Visitors to Venice Beach are now no longer left with having to search for a bathroom elsewhere by the time the sun goes down.
Thanks to an effort spearheaded by Los Angeles City Councilman Bill Rosendahl, the city-operated bathroom facilities along the highly popular Venice Boardwalk are open daily until 10:30 p.m. as of Monday, Nov. 1. The bathrooms were previously closed at sunset, something Rosendahl and community members said was a problem as Ocean Front Walk continues to draw scores of visitors and tourists into the evening hours, particularly during the summer.
“This is good news for anyone who is walking along the beach or out at the beach after sunset,” said Rosendahl, who worked on the proposal with the city Department of Recreation and Parks.
Kevin Regan, Department of Recreation and Parks assistant general manager, said the councilman had pushed for the bathroom operating hours to be extended in an effort to provide additional service to people who are accessing the beach and boardwalk at night. With the prior closure of the facilities after sunset, visitors were left with limited options of where to go to the bathroom near the beach at night.
“Venice is a very popular area with many businesses and restaurants, and it’s even popular at night,” said Regan, referring to the need for the later hours. “We always strive to provide as much service for the community as we can given our budget restrictions.”
The new extended hours came as welcome news to some community members. Venice Neighborhood Council President Linda Lucks called the service a “no-brainer,” saying it will provide relief to not only the millions of annual visitors but to residents who frequent the beach.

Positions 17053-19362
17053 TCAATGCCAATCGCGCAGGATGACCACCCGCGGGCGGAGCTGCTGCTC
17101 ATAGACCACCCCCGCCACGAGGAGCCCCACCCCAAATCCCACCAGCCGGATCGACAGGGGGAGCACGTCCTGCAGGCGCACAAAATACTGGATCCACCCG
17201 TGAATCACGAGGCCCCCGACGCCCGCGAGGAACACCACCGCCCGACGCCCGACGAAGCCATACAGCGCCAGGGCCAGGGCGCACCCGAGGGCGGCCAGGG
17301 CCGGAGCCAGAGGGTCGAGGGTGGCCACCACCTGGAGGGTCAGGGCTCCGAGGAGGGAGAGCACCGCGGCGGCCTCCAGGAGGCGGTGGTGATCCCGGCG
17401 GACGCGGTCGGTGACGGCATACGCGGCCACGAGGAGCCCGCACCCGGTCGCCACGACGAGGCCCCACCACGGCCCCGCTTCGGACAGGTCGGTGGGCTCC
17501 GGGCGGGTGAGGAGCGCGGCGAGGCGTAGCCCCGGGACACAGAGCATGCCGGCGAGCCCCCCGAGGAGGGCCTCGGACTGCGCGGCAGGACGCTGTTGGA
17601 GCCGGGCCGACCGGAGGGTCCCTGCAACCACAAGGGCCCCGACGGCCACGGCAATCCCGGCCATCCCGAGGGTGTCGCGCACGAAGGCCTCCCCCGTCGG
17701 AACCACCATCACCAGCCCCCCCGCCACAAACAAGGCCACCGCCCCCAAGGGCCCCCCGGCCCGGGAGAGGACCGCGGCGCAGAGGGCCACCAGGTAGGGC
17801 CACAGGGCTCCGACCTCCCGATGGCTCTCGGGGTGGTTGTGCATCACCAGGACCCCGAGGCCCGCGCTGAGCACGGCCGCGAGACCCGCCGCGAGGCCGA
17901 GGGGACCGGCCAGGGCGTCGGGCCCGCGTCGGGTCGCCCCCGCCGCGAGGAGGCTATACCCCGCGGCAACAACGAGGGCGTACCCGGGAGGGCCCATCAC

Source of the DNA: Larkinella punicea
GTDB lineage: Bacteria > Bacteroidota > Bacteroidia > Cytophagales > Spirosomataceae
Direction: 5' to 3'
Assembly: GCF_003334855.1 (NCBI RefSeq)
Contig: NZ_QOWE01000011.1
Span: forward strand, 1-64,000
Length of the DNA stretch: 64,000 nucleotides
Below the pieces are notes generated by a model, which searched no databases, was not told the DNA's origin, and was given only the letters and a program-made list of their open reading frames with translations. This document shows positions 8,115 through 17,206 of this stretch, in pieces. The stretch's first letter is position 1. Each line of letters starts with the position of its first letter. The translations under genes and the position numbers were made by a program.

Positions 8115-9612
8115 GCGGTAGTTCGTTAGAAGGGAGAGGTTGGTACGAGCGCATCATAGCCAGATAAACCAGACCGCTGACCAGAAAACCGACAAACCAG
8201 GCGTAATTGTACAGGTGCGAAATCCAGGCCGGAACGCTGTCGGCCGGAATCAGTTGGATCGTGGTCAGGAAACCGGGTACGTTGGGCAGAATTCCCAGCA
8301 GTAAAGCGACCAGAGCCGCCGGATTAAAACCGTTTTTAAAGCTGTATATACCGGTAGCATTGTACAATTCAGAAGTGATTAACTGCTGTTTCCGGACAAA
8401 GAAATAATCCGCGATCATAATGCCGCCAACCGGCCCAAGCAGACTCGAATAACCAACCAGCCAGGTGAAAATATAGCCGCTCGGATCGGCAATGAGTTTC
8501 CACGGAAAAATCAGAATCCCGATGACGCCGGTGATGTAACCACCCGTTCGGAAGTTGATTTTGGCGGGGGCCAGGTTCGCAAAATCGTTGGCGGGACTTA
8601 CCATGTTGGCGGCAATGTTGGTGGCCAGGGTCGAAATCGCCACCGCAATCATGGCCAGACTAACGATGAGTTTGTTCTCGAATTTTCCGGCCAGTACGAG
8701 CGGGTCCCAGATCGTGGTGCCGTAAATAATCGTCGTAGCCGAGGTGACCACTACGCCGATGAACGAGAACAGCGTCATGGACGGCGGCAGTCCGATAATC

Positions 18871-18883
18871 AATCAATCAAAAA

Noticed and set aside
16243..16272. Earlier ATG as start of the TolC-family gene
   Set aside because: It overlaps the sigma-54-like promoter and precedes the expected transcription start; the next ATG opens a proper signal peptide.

“I think this is something that should have always been happening,” said Lucks, explaining the need to accommodate people who come to Venice Beach. “I’m glad the councilman took this bold move and did the right thing.
“The logical conclusion is to open the bathrooms and to have more bathrooms.”
The lack of adequate restroom facilities was an issue emphasized following some incidents of raw sewage dumping on the streets, allegedly by a person living in an RV, this summer. While officials noted that sewage dumping is illegal and residents argued that the streets aren’t for toilets, others said the incidents brought to light what some may choose to do without restrooms.
Rosendahl called the reported dumping intolerable but has said he believes “it’s an irresponsible act of our society to shut down the bathrooms” at night.
Lucks said the bathroom issue is not a homeless problem but a visitor problem, in which visitors have not been adequately served with restrooms open into the night.
The extended bathroom hours will initially be supervised by Department of Recreation and Parks staff, who will clean, maintain and close the facilities. Due to budget restrictions, the department is working on an agreement with Chrysalis to take over the operation into the closing hours, Regan said. The bathrooms will be locked at 10:30 p.m. to prevent possible vandalism.
Under the pending agreement, Chrysalis, a nonprofit organization that works to create a pathway to self-sufficiency for homeless and low-income people through employment, will provide workers to perform clean-up and maintenance.
“I think it’s a great idea for the community; it fits in perfectly with the kind of work we do,” Chrysalis CEO Mark Loranger said. “Chrysalis is all about jobs and helping those in poverty and the formerly homeless get on the path of self-sufficiency through work.”
Loranger noted that the Venice Beach restrooms get a lot of use and it’s important that they receive good maintenance because “if the restrooms aren’t clean it attracts other problems.”
“Having this public amenity available is good for the neighborhood and it’s the humane thing to do for the community,” he said.
Rosendahl also praised the efforts of the Los Angeles Police Department Pacific division, which plans to have additional officers patrolling the boardwalk to help keep the area and bathrooms safe.
“I’m thrilled that Chief (Charlie) Beck will give us more resources so that police can patrol along the beach at night and keep the bathrooms safe,” the councilman said.